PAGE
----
- Pink, Adam Sandler, Brad Pitt and Ozzy Osbourne are all English Bulldog enthusiasts.
- The French Bulldog became associated with Paris café life during the Belle Epoch.
- Both Edgar Degas and Toulouse-Lautrec depicted them in paintings.
- The Bulldog is the national symbol of England.
- During World War II, they were often compared to Prime Minister Winston Churchill for their similar jowly appearance and tenacious temperament.
French Bulldog English Bulldog Mix Appearance
From his sourpuss expression and flat face to the undershot jaw and pronounced jowls, the English Bulldog is one of the world’s most recognizable breeds.
Their thick-set, well-muscled physique with wide shoulders and sturdy limbs are equally unmistakable.
Even their characteristic rolling gait is distinctive.
They stand just 14 to 15 inches, and males can weigh up to 50 pounds.
Their short smooth coat is glossy, and comes in a variety of colors and patterns.
The French Bulldog resembles a scaled-down version of the English, but with large, erect “bat ears”—a feature that is distinctly their own.
They are considerably smaller than the English Bulldog, standing 11 to 13 inches and weighing under 28 pounds.
They’re compactly built, sporting a short coat that comes in white, cream or fawn.
Whenever two different breeds are combined, it’s impossible to know exactly what the offspring will look like.
However, since these two dogs are quite similar and have a shared history, the appearance will be a little more predictable.
You can expect a medium-sized dog with an athletic build and short fur.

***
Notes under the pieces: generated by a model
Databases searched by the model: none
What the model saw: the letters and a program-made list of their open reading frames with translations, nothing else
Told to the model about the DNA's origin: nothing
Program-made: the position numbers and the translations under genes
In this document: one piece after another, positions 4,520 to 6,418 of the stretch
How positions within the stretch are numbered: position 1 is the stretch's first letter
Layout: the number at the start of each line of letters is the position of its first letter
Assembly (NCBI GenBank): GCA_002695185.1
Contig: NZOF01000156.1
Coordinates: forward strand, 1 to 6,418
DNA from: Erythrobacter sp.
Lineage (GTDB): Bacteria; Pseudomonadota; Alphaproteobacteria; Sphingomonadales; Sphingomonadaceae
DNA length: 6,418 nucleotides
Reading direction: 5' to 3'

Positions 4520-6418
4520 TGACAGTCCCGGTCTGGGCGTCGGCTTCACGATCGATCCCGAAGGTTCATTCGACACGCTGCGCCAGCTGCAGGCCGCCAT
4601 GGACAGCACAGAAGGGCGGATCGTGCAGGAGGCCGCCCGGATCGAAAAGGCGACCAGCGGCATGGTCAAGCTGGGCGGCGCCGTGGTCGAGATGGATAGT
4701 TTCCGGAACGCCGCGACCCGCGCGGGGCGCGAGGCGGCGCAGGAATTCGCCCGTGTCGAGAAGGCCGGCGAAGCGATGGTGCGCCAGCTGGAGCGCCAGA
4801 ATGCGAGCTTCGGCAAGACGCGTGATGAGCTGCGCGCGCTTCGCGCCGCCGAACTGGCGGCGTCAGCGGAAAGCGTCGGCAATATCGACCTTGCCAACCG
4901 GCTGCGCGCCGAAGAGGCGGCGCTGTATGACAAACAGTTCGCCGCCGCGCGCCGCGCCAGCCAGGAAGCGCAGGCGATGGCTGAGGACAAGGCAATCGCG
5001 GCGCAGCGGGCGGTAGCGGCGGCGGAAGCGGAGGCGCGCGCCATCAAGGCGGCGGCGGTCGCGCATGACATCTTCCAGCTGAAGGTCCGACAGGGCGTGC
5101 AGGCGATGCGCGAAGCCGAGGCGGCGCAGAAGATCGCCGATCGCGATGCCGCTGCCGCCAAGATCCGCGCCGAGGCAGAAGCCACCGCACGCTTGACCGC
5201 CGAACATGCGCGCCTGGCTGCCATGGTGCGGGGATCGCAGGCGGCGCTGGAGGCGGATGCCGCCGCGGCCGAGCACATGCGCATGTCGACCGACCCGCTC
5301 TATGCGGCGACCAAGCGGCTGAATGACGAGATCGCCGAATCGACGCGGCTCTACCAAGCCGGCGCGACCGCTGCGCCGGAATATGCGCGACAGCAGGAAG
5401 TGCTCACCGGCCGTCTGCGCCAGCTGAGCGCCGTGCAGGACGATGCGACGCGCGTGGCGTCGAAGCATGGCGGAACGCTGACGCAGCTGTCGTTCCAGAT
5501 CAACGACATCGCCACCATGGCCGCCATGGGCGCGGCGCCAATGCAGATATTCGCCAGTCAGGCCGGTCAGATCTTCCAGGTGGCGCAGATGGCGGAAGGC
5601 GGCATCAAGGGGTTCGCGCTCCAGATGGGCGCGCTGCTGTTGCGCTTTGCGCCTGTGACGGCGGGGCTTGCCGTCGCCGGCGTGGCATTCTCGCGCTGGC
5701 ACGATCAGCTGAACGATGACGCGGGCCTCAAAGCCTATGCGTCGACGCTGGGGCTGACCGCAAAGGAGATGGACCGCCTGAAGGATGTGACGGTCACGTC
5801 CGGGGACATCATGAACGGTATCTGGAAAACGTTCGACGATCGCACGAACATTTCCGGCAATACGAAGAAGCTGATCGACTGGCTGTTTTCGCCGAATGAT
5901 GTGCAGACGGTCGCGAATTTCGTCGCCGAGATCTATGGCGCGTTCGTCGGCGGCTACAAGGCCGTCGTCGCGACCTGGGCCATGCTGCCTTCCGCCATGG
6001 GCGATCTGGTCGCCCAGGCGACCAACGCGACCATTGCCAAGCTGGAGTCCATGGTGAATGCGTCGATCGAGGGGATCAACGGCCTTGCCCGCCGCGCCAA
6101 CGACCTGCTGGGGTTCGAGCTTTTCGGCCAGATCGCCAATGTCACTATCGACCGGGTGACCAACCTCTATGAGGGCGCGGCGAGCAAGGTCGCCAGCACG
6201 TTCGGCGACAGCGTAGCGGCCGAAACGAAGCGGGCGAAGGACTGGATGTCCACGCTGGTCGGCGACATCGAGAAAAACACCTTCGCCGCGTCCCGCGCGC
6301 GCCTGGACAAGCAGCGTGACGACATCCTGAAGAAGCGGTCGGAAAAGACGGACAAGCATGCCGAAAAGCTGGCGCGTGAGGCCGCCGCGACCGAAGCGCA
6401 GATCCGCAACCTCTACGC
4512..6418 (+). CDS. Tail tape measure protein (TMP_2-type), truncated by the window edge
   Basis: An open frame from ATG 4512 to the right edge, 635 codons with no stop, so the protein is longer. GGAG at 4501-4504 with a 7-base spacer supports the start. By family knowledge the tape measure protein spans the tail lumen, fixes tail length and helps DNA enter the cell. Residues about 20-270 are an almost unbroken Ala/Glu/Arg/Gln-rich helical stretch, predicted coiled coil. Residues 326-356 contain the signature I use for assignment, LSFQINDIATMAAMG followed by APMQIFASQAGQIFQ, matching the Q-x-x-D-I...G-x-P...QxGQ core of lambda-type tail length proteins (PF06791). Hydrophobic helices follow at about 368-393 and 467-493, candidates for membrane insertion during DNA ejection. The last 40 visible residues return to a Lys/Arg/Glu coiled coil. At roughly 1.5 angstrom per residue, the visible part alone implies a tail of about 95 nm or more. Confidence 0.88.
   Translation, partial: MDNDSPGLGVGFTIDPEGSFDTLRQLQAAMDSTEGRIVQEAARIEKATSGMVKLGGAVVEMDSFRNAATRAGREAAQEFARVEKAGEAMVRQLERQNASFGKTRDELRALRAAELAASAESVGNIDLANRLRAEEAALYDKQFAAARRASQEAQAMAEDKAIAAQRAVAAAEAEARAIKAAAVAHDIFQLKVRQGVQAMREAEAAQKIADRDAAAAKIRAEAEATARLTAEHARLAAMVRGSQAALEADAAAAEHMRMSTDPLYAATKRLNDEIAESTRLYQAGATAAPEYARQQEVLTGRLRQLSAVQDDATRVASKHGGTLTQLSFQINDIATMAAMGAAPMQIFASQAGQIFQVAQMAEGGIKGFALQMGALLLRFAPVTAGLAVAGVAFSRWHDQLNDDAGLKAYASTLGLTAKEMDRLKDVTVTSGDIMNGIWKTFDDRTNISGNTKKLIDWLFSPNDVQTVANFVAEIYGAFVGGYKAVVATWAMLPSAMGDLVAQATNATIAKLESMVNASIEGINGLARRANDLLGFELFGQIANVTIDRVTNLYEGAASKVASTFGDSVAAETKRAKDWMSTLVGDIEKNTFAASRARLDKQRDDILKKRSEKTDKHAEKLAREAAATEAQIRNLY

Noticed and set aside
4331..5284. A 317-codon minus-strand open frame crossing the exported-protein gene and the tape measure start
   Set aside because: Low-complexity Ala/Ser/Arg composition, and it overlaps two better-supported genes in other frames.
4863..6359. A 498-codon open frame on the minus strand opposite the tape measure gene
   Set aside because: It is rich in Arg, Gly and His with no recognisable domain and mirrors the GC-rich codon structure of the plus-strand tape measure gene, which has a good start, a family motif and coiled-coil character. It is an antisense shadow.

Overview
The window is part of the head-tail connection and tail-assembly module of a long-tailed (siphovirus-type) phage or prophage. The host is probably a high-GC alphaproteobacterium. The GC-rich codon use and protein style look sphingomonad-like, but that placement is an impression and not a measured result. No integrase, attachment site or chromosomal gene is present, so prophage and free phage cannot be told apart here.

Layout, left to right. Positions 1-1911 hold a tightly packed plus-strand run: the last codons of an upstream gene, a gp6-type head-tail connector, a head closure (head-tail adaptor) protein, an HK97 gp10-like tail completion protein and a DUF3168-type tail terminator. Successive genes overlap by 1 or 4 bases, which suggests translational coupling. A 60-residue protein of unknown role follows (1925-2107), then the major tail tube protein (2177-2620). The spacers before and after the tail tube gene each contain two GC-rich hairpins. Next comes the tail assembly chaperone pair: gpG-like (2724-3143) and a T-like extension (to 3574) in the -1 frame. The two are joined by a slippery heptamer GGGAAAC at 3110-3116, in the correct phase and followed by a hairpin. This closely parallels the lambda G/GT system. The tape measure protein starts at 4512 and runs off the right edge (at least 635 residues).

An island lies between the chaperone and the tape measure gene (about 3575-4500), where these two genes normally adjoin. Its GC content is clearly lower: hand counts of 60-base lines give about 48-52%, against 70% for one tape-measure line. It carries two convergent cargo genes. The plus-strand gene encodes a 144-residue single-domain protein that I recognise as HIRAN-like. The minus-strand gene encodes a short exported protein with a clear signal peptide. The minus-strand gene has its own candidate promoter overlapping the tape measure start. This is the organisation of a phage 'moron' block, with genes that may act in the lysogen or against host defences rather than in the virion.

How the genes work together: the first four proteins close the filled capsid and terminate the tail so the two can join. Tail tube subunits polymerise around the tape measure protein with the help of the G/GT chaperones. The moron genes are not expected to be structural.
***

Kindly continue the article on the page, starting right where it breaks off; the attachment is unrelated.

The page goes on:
Their heads will be square and oversized, the muzzle short, and ears can be erect or floppy.
French Bulldog English Bulldog Mix Temperament
Since both parents are friendly, loyal and loving, the French Bulldog English Bulldog mix will probably be sweet-natured.
Despite their violent history and surly appearance, the English Bulldog is not prone to aggression.
On the contrary, they’re known for having a calm, dignified demeanor.
These breeds do have some differences.
The English Bulldog has kept his propensity for courageousness, which makes for a good watchdog.
The Frenchie was bred to be a lapdog, opting to play and be pampered.
Both breeds, however, can have a stubborn streak.
Training Your French Bulldog English Bulldog Mix
Puppies are likely to want to urinate at certain times of the day, so following a potty training schedule is a good way to reduce the number of accidents.
Crate training will also help with bladder and bowel control.
Despite being stubborn, the French Bulldog English Bulldog mix is also a people-pleaser, which can help with training.
As with all breeds, early socialization and positive reinforcement training techniques from a young age is the best way to ensure your puppy develops into a well-adjusted adult.
Our training pages have lots of tips and troubleshooting idea for every step of your journey.
Exercising Your French Bulldog English Bulldog Mix
Due to being brachycephalic, exercising your French Bulldog English Bulldog Mix will require monitoring.
Moderate exercise consisting of 30-minute daily walks will suffice for this breed.
Extreme weather has a big impact on their health.
Brachycephalic breeds have a tendency to overheat.
They should never exert themselves in hot or humid weather because their short muzzle can make breathing very difficult.
They should never be left in the sun without access to shade and water.
Pools are hazards for this breed.
Even when they’re in shallow water, they should be closely watched because they cannot swim.
Their short legs and stocky bodies mean stairs should also be avoided to reduce the risk of back problems.
French Bulldog English Bulldog Mix Health